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The son of Zeus, Perseus belongs in the first rank of Greek heroes. Indeed to some he was a greater hero even than Heracles. With the help of Hermes and Athena he slew the Gorgon Medusa, conquered a mighty sea monster and won the hand of the beautiful princess Andromeda. This volume tells of his enduring myth, it's rendering in art and literature, and its reception through the Roman period and up to the modern day.

This is the first scholarly book in English devoted to Perseus' myth in its entirety for over a century. With information drawn from a diverse range of sources as well as varied illustrations, the volume illuminates the importance of the Perseus myth throughout the ages.

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Editorial Reviews

From the Publisher
"Although this series is intended for the general reader, Ogden has collected so much detailed information in the original sources that his book will also be read by specialists. Particularly interesting is the comparative evidence he adduces in an attempt to understand the meaning and function of this hero." -Oxford Bibliographies Online
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Product Details

  • ISBN-13: 9780415427258
  • Publisher: Taylor & Francis
  • Publication date: 6/12/2008
  • Series: Gods and Heroes of the Ancient World Series
  • Edition description: New Edition
  • Pages: 224
  • Sales rank: 1,336,302
  • Product dimensions: 5.00 (w) x 7.70 (h) x 0.60 (d)

Table of Contents

List of illustrations and credits

Ancient authors and Fragments

Why Perseus? 1

1 Introducing Perseus 3

Key Themes 11

2 The Family Saga 13

The family saga on stage 13

The impregnation of Danae 18

The chest and its mythological comparanda 19

Acrisius' motivations and the feud with the line of Proetus 22

Perseus' childhood 24

Polydectes' trick 26

The war against Dionysus 28

The death of Perseus 32

Overview 33

3 Medusa and the Gorgons 34

The origins of the Gorgon-head and of the Medusa story 34

The development of the quest narrative: Aeschylus and Pherecydes 40

Perseus' equipment 43

Where did the Gorgons live? 47

Gorgon weaponry 50

The corruption and punishment of Medusa 55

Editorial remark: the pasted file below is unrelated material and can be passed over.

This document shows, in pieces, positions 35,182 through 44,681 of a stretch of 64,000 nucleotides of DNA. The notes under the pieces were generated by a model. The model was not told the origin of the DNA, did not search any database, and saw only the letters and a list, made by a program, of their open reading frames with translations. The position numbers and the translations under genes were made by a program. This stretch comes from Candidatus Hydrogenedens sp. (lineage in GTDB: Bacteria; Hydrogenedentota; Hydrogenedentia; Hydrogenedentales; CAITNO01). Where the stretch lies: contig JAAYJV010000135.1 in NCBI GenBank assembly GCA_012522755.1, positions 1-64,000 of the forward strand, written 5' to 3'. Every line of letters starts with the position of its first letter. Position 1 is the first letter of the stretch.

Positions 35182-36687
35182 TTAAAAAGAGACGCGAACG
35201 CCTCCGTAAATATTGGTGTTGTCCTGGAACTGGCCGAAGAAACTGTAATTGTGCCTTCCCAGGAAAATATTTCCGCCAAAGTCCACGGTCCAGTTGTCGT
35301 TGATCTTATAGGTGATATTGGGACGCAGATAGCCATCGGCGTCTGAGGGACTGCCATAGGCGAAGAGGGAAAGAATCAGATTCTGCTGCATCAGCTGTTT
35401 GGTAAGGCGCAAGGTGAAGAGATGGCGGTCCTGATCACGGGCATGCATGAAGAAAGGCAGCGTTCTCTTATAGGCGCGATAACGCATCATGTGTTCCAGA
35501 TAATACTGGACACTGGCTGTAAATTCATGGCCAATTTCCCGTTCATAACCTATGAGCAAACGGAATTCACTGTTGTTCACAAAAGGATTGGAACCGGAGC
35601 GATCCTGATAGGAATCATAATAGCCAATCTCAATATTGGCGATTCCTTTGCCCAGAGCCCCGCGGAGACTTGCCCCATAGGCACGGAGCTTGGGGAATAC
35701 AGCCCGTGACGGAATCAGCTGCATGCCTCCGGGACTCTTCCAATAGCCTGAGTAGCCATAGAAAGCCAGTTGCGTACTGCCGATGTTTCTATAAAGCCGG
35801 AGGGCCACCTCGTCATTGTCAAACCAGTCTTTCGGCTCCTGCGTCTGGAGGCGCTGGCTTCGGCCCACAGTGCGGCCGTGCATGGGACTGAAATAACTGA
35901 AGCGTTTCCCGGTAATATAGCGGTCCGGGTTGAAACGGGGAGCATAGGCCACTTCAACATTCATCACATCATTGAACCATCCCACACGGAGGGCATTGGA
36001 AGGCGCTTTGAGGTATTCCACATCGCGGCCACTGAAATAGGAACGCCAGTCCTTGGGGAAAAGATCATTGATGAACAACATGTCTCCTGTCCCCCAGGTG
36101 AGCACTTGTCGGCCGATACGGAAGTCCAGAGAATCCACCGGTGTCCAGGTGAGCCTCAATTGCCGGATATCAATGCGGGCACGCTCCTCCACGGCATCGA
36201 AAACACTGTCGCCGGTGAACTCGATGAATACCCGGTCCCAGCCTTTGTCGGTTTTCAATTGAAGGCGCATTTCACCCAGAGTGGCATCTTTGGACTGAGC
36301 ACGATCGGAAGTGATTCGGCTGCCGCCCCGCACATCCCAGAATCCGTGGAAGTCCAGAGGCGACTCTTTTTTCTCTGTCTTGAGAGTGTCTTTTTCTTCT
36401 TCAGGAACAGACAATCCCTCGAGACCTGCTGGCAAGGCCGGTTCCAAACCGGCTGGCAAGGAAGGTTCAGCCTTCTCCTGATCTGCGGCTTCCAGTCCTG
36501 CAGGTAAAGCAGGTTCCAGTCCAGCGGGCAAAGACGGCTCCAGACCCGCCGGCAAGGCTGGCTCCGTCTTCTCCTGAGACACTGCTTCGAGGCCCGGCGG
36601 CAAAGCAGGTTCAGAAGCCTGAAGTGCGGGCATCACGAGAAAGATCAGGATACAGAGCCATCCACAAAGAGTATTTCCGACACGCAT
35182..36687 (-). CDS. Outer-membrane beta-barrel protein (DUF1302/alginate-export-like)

The female groups: Gorgons, Graeae, Nymphs, Hesperides and Nereids 56

Athena, Perseus, Bellerophon and the dragons 60

Perseus and Jason: quest narratives and myths of maturation 63

Overview 65

4 Andromeda and the Sea-Monster 67

The origins of the Andromeda tale 67

The tragic Andromeda 69

The imperial Andromeda 72

The catasterisms 74

Eros and eroticism 77

From Arcadia to India: Black Andromeda? 82

The ketos: a natural history 87

The Andromeda tale in context: Hesione and the dragons 93

Folktale comparanda 97

Overview 99

5 The Use and Abuse of Perseus 100

Perseus in the Argolid 100

Perseus in Seriphos and Larissa 105

Perseus in Athens and Sparta 106

Perseus in Persia 109

Perseus in Egypt 113

Perseus in the Macedonian and Hellenistic dynasties 114

Perseus in Rome and Italy 118

Perseus in Roman Asia Minor 119

Perseus rationalised 121

Overview 126

Perseus Afterwards 129

6 Perseus After Antiquity 131

FromFulgentius to Freud: three ages in the allegorisation of the Medusa tale 131

The Christian Perseus: St George and Princess Sabra, Roger and Angelica 136

Burne-Jones' Perseus Series 138

Overview 143

Conclusion: The Personality of Perseus 145

Appendices 147

Literary sources for the Perseus cycle 149

Family tree 153

Notes 154

Further reading 167

Bibliography 169

Index 183

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Customer Reviews

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  • Anonymous

    Posted November 17, 2014


    Walks in an trains

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